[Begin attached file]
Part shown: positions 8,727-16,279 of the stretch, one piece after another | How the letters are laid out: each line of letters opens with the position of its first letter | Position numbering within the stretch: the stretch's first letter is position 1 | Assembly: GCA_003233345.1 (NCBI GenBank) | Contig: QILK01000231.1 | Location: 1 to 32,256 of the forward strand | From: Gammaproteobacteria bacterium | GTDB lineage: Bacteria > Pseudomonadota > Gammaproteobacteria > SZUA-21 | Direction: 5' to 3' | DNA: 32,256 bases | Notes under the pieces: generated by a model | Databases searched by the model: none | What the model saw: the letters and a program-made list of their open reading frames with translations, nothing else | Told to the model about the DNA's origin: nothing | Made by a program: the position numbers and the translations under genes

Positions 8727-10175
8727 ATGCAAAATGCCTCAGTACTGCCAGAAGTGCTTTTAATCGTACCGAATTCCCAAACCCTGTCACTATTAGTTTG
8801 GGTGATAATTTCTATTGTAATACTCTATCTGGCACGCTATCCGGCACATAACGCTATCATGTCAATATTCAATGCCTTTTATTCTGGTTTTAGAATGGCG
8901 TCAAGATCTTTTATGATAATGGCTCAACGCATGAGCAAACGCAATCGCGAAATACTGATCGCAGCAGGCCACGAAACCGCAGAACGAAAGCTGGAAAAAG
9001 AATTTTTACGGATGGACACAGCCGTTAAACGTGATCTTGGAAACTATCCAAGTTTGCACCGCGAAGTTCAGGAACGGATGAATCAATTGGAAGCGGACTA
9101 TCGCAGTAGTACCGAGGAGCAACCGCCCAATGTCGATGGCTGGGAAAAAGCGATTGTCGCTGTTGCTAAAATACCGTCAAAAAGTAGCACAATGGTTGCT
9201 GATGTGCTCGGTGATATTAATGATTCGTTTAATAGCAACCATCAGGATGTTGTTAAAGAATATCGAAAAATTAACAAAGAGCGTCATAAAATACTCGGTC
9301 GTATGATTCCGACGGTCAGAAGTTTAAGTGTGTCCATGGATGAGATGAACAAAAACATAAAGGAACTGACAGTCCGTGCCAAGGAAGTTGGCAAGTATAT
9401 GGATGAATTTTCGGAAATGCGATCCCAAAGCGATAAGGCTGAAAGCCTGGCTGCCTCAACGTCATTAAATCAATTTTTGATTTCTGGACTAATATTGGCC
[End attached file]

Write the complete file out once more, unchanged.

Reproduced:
Part shown: positions 8,727-16,279 of the stretch, one piece after another | How the letters are laid out: each line of letters opens with the position of its first letter | Position numbering within the stretch: the stretch's first letter is position 1 | Assembly: GCA_003233345.1 (NCBI GenBank) | Contig: QILK01000231.1 | Location: 1 to 32,256 of the forward strand | From: Gammaproteobacteria bacterium | GTDB lineage: Bacteria > Pseudomonadota > Gammaproteobacteria > SZUA-21 | Direction: 5' to 3' | DNA: 32,256 bases | Notes under the pieces: generated by a model | Databases searched by the model: none | What the model saw: the letters and a program-made list of their open reading frames with translations, nothing else | Told to the model about the DNA's origin: nothing | Made by a program: the position numbers and the translations under genes

Positions 8727-10175
8727 ATGCAAAATGCCTCAGTACTGCCAGAAGTGCTTTTAATCGTACCGAATTCCCAAACCCTGTCACTATTAGTTTG
8801 GGTGATAATTTCTATTGTAATACTCTATCTGGCACGCTATCCGGCACATAACGCTATCATGTCAATATTCAATGCCTTTTATTCTGGTTTTAGAATGGCG
8901 TCAAGATCTTTTATGATAATGGCTCAACGCATGAGCAAACGCAATCGCGAAATACTGATCGCAGCAGGCCACGAAACCGCAGAACGAAAGCTGGAAAAAG
9001 AATTTTTACGGATGGACACAGCCGTTAAACGTGATCTTGGAAACTATCCAAGTTTGCACCGCGAAGTTCAGGAACGGATGAATCAATTGGAAGCGGACTA
9101 TCGCAGTAGTACCGAGGAGCAACCGCCCAATGTCGATGGCTGGGAAAAAGCGATTGTCGCTGTTGCTAAAATACCGTCAAAAAGTAGCACAATGGTTGCT
9201 GATGTGCTCGGTGATATTAATGATTCGTTTAATAGCAACCATCAGGATGTTGTTAAAGAATATCGAAAAATTAACAAAGAGCGTCATAAAATACTCGGTC
9301 GTATGATTCCGACGGTCAGAAGTTTAAGTGTGTCCATGGATGAGATGAACAAAAACATAAAGGAACTGACAGTCCGTGCCAAGGAAGTTGGCAAGTATAT
9401 GGATGAATTTTCGGAAATGCGATCCCAAAGCGATAAGGCTGAAAGCCTGGCTGCCTCAACGTCATTAAATCAATTTTTGATTTCTGGACTAATATTGGCC